1. Absolutely agreed! I think it’s very important we start looking past size, but so much of the cultural conversation around appearances is often size or race first.

  3. hi!! this was a really well-written and interesting blog post. I fully agree that men are left out of the body-positivity movement and that the male fat experience is totally different from the female experience. I think a huge issue with this is that the mainstream body-positivity movement focuses on the idea of beauty instead of body neutrality(focusing on what the body can do for us, rather than what it looks like). With the way that our society correlates beauty with femininity, the body-positivity movement is inherently gendered and could feel exclusionary to anyone who does not align themselves with femininity. It makes me so sad that young men have to experience body-shaming and fatphobia without at least some semblance of a supportive community and I think that the body-positivity movement must become more neutral and inclusive.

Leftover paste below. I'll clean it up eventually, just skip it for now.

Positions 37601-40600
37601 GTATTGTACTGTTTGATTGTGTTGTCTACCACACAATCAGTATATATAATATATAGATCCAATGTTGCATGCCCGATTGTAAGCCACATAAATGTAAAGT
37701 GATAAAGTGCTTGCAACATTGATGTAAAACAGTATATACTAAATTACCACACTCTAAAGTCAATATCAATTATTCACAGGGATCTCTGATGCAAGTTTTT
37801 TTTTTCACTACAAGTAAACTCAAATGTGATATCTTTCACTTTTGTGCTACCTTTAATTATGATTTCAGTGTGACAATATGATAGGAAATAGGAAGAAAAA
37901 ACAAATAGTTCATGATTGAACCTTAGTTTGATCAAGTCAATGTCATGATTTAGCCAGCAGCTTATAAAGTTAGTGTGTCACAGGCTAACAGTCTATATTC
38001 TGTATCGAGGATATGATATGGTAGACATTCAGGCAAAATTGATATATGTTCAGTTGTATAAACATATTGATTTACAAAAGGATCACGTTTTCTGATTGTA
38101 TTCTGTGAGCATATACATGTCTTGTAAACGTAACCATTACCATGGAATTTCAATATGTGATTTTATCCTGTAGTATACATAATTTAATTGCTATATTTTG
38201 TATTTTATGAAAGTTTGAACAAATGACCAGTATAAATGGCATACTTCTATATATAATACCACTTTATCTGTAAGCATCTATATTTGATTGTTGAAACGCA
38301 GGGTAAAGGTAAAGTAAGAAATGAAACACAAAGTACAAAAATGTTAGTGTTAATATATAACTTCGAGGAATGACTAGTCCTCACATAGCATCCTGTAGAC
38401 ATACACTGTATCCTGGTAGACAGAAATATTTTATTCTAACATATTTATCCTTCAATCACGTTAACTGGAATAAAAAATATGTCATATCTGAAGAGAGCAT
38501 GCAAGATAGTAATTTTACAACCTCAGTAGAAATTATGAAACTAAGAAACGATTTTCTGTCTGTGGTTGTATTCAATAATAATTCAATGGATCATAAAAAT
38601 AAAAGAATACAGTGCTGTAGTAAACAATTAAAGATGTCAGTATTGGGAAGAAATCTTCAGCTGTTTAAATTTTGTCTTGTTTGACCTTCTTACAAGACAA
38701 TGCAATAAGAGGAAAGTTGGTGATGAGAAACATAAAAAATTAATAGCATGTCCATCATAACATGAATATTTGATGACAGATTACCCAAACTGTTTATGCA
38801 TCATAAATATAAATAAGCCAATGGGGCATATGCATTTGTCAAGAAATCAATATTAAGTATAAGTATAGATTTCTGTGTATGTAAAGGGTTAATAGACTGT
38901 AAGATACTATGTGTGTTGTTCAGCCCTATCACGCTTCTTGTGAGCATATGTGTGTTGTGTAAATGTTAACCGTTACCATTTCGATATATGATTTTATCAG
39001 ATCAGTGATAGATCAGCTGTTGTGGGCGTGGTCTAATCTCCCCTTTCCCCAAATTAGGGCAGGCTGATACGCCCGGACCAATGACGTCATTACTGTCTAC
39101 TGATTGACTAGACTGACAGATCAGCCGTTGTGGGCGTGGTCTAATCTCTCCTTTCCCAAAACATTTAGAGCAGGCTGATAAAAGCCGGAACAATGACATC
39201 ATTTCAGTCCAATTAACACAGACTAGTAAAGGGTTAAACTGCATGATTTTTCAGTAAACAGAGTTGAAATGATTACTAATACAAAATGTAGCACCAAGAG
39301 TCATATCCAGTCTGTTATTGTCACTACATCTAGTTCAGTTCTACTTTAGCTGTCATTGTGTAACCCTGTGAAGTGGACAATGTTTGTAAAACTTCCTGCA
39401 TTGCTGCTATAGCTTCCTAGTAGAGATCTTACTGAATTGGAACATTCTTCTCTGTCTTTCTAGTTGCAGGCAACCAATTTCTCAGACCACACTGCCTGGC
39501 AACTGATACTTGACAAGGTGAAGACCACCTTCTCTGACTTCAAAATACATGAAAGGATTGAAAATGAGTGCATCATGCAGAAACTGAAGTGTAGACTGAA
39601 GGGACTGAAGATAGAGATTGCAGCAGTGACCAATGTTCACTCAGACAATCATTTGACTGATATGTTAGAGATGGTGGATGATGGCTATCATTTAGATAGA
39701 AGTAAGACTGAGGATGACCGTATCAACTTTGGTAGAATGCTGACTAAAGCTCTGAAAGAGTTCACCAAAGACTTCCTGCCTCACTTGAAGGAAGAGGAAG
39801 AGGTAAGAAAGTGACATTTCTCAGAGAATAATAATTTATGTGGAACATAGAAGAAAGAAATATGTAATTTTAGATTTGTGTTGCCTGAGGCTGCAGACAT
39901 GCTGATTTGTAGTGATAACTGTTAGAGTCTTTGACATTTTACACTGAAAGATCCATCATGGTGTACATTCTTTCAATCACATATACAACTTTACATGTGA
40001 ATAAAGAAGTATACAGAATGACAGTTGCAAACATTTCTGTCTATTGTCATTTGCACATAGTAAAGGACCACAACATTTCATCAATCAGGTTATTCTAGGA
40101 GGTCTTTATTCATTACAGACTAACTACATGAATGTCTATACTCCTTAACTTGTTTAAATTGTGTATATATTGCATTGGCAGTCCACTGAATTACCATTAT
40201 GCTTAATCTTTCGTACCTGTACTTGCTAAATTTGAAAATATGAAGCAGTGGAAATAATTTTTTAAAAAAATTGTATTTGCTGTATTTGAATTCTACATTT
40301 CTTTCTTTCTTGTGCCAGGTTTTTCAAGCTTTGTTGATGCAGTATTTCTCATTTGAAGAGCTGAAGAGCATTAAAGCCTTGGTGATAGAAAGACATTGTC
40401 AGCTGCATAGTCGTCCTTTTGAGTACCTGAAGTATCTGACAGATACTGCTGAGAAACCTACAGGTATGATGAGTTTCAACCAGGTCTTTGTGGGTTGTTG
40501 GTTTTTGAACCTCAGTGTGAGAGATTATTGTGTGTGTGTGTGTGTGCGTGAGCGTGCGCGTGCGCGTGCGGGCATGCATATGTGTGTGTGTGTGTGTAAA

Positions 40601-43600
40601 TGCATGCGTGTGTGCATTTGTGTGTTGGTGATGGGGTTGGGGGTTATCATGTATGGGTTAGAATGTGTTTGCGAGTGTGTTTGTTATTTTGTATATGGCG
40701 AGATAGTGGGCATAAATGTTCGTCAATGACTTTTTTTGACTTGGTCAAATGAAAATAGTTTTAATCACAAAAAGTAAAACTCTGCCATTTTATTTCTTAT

1. Yes! A lot of appearance-related conversations are centered on a (typically cis, typically white) version of femininity and it’s very hard to get to speak about men in that conversation. Queer men at least are able to break some barriers and overlap in some areas with women because of societal standards for them, but it’s also really bad that cis men don’t really engage or get left out of these conversations entirely.